Officers arrived to find the 71-year-old resident suffering from gunshot wounds to the leg outside a building used as a home and a plumbing business, Abetkov said.
The man was airlifted to John Muir Medical Center in Walnut Creek, where he was listed in stable condition on Friday, according to Abetkov.
A short time later, three men in a vehicle transported a gunshot victim to Kaiser Permanente Medical Center, located about a mile from the site of the shooting on Coalinga Avenue.
That victim succumbed to his injuries at the hospital. He has been identified as Pierre Andre Reddrick Jr., 28, of Richmond, a Contra Costa County coroner's deputy said.
Police detained the three men in the vehicle for questioning at the hospital, Richmond police Lt. Andre Hill said.
Richmond residents Terrell Franklin, 27, and Devonte Lewis, 21, and Hercules resident Michael Pitre, 28, were arrested for homicide,
attempted homicide and burglary, Hill said. Police are continuing to investigate the shooting and talking with witnesses.
Mariners, surfers and beachgoers in the Bay Area are advised by the U.S. Coast Guard to use caution as high surf is expected to pass through Northern California Saturday and Sunday.
The National Oceanic and Atmospheric Administration issued a high-surf warning for the California coastline today from Sonoma County in the north to Monterey County in the south.
The high-surf warning also means that there is an increased risk for rip currents and sneaker waves on west and northwest facing beaches, according to the U.S. Coast Guard.
Mariners are advised to stay informed and abreast of changing weather conditions by monitoring storms through local radio, television and via the Internet, according to the U.S. Coast Guard.
Mariners should remember to always wear life jackets while on the water and have a working VHF marine radio aboard their vessel.
The U.S. Coast Guard is reminding mariners to file a float plan with friends, family members and local marinas before heading out on the water. The list should include the number of passengers aboard the vessel, the vessel's destination, a description of the vessel, and an expected time of return.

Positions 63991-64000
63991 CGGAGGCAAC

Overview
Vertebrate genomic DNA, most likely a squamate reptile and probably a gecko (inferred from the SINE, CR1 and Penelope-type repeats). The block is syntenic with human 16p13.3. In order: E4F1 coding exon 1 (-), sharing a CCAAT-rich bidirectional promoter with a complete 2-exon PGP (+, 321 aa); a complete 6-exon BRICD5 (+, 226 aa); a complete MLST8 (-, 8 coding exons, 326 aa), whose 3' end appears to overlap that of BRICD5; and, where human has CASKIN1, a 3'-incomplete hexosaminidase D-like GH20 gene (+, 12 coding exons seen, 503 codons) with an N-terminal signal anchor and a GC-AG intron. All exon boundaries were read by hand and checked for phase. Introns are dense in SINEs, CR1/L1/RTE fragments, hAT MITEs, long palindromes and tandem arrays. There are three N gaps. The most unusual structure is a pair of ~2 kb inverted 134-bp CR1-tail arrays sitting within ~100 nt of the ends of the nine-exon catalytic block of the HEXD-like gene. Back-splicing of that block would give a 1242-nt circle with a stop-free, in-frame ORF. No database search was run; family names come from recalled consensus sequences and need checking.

The U.S. Coast Guard is urging all mariners to ensure that their vessels have marine flares onboard and to check that bilge pumps are operational and that vessels are secure enough to endure heavy winds and rain.
Mariners are encouraged to check NOAA's website at www.wrh.noaa.gov/mtr/ for both current and predicted weather and water conditions. Additional boating safety information is available to the public at www.uscgboating.org.
A police officer has been released from the hospital after suffering injuries in a crash with a vehicle driven by armed robbery suspects in San Francisco's Richmond district Saturday, a police spokeswoman said.
Officers responded around 6:45 a.m. to a report of a robbery in the 3400 block of Balboa Street in which a suspect allegedly fired a gunshot, San Francisco police Officer Danielle Newman said.
An officer in a patrol car spotted the suspects' vehicle at the intersection of Cabrillo Street and 28th Avenue about 10 minutes later and pursued the suspects.
The chase ended a short time later when the suspect vehicle and the officer's car collided at Lincoln Way and 20th Avenue, Newman said.
Both occupants of the suspect vehicle were arrested.
The officer involved in the crash was taken to a hospital for injuries not considered life-threatening and released later Saturday, the spokeswoman said.
The passenger and the driver of the suspect vehicle were transported to the hospital with injuries not considered life-threatening and were both later released from the hospital and taken into custody, Newman said.